The carte de visite (cdv) was the most popular of the portrait formats. The cdv also generated the most income. Mayall produced over half a million cartes a year, which helped him secure an annual income of £12,000.[better source needed]
He left his eldest son Edwin to run his London studios and moved down to Brighton with his wife and two younger sons. On 18 July 1864, he opened his new photographic portrait studio at 90-91 Kings Road, close to the recently built Grand Hotel. In an announcement placed in the pages of the Brighton Examiner, he stated that he had "spared neither pains nor expertise in preparing, for the accommodation of the nobility and gentry resident at or visiting Brighton, one of the most efficient studios ever built." Although he addressed his comments particularly to the "nobililty and gentry", Mayall admitted that he was "not unmindful of the fact . . . that moderate charges are as necessary as general excellence to ensure extensive public patronage." Mayall charged £1.1s (£1.05p) for a set of 12 carte de visite portraits and £5.5s (£5.25p) for his "highly finished" coloured portrait photographs.[better source needed]
As a daguerreotype artist, Mayall considered himself to be a pioneer and inventor, He introduced new techniques and novelties into the art of photography.
In 1846, during his stay in Philadelphia, Mayall proposed employing a weak solution of ammonia to improve the appearance of daguerreotypes and shorten exposure times to about 9 seconds. Mayall had also championed the use of 'lamp black', a pigment derived from soot, as an agent for buffing daguerreotype plates.
In March 1849, Mayall exhibited "the largest daguerreotype portraits ever taken in 'England". In The Times newspaper of 1 July 1850, Mayall claimed that he could "take portraits from 30 inches in length down to the microscopic size." (The Science Museum of London possesses a large daguerreotype portrait from this period which measures 29 inches by 25 inches.)
He applied his skills in microphotography to produce very small portraits which could be set in jewellery. A memorial ring in gold and black enamel, containing a microphotograph of Albert, Prince Consort, believed to have been taken by Mayall in 1861, is held today in the Royal Family's Photograph Collection.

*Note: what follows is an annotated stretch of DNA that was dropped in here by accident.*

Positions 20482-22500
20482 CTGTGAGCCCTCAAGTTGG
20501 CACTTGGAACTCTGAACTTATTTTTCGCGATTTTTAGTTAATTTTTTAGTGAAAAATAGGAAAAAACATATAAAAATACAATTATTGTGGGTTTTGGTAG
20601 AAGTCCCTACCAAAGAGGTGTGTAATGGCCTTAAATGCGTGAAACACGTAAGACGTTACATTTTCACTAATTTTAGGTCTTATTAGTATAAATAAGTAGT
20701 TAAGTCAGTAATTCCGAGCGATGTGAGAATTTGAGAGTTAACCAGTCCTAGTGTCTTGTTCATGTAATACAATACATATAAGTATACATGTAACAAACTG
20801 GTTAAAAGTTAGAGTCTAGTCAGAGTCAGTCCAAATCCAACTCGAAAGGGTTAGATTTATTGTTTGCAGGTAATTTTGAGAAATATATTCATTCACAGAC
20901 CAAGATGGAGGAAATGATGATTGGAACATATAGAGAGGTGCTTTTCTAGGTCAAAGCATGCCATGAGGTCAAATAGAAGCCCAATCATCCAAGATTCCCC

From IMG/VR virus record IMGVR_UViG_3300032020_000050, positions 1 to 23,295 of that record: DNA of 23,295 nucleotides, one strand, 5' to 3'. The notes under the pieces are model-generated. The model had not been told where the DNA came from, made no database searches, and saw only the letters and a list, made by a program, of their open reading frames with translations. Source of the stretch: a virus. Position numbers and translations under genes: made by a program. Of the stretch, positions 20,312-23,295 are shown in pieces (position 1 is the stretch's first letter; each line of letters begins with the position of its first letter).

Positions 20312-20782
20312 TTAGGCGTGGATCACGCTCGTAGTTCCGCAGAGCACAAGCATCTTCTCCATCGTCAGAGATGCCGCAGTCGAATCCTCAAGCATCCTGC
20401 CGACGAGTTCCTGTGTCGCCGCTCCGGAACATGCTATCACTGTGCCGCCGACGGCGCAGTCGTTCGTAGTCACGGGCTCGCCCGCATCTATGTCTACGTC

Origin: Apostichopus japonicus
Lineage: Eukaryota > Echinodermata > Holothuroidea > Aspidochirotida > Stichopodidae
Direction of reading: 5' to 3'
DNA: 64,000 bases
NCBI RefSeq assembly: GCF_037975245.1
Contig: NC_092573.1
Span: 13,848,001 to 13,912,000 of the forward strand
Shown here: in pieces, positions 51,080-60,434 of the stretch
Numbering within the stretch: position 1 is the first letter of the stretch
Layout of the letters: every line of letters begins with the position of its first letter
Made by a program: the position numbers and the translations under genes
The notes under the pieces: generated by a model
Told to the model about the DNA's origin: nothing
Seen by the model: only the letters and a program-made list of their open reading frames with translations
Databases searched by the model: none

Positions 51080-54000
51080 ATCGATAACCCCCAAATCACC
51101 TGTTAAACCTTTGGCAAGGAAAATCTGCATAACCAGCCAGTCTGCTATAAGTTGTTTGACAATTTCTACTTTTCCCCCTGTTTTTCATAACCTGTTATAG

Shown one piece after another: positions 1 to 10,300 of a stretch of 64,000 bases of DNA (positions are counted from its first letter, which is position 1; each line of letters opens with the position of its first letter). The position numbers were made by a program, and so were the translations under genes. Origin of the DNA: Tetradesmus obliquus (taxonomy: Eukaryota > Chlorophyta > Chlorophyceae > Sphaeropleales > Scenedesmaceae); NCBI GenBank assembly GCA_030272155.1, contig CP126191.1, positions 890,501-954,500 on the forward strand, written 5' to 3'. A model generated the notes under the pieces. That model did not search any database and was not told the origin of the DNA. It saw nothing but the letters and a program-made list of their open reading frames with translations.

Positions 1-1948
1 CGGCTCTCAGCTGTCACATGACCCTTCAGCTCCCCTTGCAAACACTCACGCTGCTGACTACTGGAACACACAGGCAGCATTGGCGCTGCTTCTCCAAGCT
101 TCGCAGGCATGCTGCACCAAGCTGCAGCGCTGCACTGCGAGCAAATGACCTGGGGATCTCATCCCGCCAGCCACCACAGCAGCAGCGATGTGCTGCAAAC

In the 1840s, the daguerreotype portrait had virtually supplanted the hand-painted portrait miniature. Some critics complained that the daguerreotype portrait on a metal plate was cold and harsh and lacked the finesse and charm of the small-scale painted portrait. In March 1842, Richard Beard had patented a method of colouring daguerreotype pictures. The following month a newspaper reported that "Mr Beard has now discovered the means of colouring the plates after the photographic drawing is completed, thus giving the warmth and truth of a miniature painting." It is known that Mayall used a similar method of hand-colouring daguerreotype portraits while based in Philadelphia. When two journalists visited Mayall's new premises in London's Regent Street in 1853, they observed the work of the "colouring room" in which "two damsels were busily at work" adding colour to Mayall's daguerreotype portraits.
"The colours used by them were all dry minerals, and were laid on with the fine point of a dry brush; pointed between the lips; and left to become dry before using. A little rubbing caused these tints to adhere to the minute pores upon the plate. Each colour was of course rubbed on with its own brush, and so expertly, that a large plate very elaborately painted, with a great deal of unquestionable taste, had been, as we were told, the work only of an hour." ('Photography' by William Henry Wills[disambiguation needed] and Henry Morley in 'Household Words' 19 March 1853)
After the introduction of Archer's collodion process a number of photographers experimented with materials other than glass to use as a base for collodion positives. Around 1853 Adolphe Alexandre Martin (1824–1896) a French teacher, put forward the idea of using thin sheets of enamelled iron and in 1854 a Liverpool photographer suggested photographs on dark-coloured leather. In the early 1850s, Mayall worked on producing a substance that resembled ivory and could hold photographic images on its surface. He hoped he would be able to produce photographs that closely resembled the portrait miniature on ivory. In October 1855, Mayall filed a patent for his "Artificial Ivory for receiving photographic pictures." (British Patent No 2381) A mixture of powdered bone or ivory and albumen was worked into a palste and combined with gelatine. The 'artificial ivory' mixture was rolled out in thin slabs and specially prepared to received photographic images.